If a spinout can find the right person to manage business through the start-up phase, the other key component in positioning the company for financing is securing a satisfactory license from the university. While universities and similar institutions take seriously their obligations under federal law to promote the commercialization of federally-funded technology, these same obligations and other institutional policies and politics can hinder the licensing process or result in license terms that impair the ability of the spinout to raise capital. Under a typical license agreement with a university, the university will retain ownership of the relevant intellectual property but will make it available on an exclusive basis to the spinout company. This balances the needs of the company to have exclusive control over the technology with the research university’s interests. These university interests range from generating income to support university programs and fostering economic development to providing opportunities for entrepreneurship that can attract top faculty. At the same time, the institution must honor the mandate under the Bayh-Dole Act which states the university must promote the commercialization of inventions that result from federally funded research. This obligation to promote commercialization generally translates into the spinout obtaining a license which includes "due diligence" clauses that provide, in essence, that if the company is not diligently pursuing commercialization, the university can revoke the license and reclaim rights to the technology.
The institution’s right to revoke the license is meant to prevent a company from locking up the technology through an exclusive license and then neglecting to make the investment necessary to develop the technology into a product. Unfortunately, licenses all too often include milestones that make sense in a "model" agreement but that fail to take into account the circumstances or business model of a particular company. While some form of due diligence requirements are appropriate, parties have a great deal of flexibility in crafting due diligence requirements that make sense in light of the startup’s goals and capabilities.
In exchange for granting substantial commercial rights to the spinout company, the university will be compensated for its past investment in developing the intellectual property with one or more types of compensation. The financial components of a university license agreement generally include a mix of license fees, patent cost reimbursement, royalties, milestone payments, sublicense revenues and, increasingly, an ownership interest in the company.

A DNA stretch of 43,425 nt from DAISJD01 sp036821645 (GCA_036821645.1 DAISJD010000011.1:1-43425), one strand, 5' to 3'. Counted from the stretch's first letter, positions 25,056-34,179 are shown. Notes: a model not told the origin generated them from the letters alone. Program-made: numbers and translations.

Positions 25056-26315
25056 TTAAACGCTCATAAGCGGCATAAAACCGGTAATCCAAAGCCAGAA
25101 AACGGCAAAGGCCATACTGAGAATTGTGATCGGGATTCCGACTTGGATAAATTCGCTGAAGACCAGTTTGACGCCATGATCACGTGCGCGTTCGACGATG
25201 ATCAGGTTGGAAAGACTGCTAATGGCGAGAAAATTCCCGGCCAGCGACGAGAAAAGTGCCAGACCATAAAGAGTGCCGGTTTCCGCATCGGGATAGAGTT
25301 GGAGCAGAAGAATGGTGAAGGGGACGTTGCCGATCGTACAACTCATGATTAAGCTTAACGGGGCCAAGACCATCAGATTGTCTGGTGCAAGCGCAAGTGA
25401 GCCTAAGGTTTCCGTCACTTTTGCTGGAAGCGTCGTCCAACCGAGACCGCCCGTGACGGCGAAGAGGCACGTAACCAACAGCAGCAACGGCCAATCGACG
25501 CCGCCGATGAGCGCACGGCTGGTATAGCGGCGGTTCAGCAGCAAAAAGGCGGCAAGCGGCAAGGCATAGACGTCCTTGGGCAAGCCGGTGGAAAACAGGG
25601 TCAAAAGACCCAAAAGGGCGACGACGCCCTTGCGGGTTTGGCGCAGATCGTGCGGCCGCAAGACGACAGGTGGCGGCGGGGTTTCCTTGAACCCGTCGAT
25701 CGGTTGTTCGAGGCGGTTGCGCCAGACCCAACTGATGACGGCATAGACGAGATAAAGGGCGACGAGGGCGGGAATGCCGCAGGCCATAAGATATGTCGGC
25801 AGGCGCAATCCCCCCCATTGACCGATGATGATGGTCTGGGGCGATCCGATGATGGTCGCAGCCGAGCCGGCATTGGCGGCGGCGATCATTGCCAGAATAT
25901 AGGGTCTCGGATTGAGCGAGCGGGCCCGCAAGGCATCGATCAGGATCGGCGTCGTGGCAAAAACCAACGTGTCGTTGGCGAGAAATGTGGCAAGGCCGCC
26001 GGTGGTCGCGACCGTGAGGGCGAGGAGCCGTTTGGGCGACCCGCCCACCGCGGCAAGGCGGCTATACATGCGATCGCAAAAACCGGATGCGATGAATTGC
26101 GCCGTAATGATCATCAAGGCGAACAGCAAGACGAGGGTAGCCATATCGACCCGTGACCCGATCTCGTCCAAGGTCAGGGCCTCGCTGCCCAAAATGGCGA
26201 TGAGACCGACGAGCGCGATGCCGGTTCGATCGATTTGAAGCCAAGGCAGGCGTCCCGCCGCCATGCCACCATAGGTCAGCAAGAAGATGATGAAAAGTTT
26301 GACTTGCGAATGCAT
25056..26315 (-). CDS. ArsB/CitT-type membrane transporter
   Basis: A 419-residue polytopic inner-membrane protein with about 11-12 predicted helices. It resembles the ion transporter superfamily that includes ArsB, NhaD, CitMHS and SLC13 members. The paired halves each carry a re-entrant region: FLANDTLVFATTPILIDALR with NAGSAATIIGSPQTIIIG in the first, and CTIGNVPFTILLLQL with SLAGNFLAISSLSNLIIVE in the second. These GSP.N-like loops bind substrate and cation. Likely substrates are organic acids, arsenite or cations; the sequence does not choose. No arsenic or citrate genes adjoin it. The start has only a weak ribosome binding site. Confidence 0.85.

License fee. A license fee is generally a fixed cash payment for the right to use certain intellectual property. In some types of intellectual property transactions, such as buying off-the-shelf software, the license fee is the only payment ever made by the licensee for the use of the property. For a university spinout, the license fee is only one component of the transaction. Often, university spinouts will agree to pay as a license fee an amount sufficient to reimburse the university for out-of-pocket costs to obtain patent protection for the technology. In many cases, all or a portion of this fee may be deferred until the spinout has adequate funding.
Patent Costs. In addition to paying a license fee to cover past patent costs, the spinout will generally be responsible for future patent expenses. In some cases, this will simply be a direct undertaking by the spinout to pursue patent protection and to cover the costs. In other cases, the university will maintain some degree of control over ongoing patent prosecution and will seek reimbursement for these costs. Spinouts need to ensure that the license agreement gives them sufficient rights to prosecute patents and to enforce patents against third parties while limiting their obligation to pay for patents only to the extent necessary to support the spinout’s business strategy.
Royalties. The spinout will usually agree to pay a percentage (generally in the single digits) of revenues from sales of products that utilize the institution-owned inventions. Typically, royalties are based on the amount of "net sales" (essentially gross revenues, less taxes, shipping, returns and certain discounts) by the spinout of products or services which involve the use of the university’s intellectual property. While negotiations about royalties will begin with a simple percentage, the discussions get more complex as the parties confront "royalty stacking" issues. Royalty stacking comes into play when a company must pay royalties under two or more licenses on the sale of the same product. It is customary for license agreements to include a mechanism to reduce royalty rates paid to the university when the spinout must pay a portion of its revenues as royalties to a third party.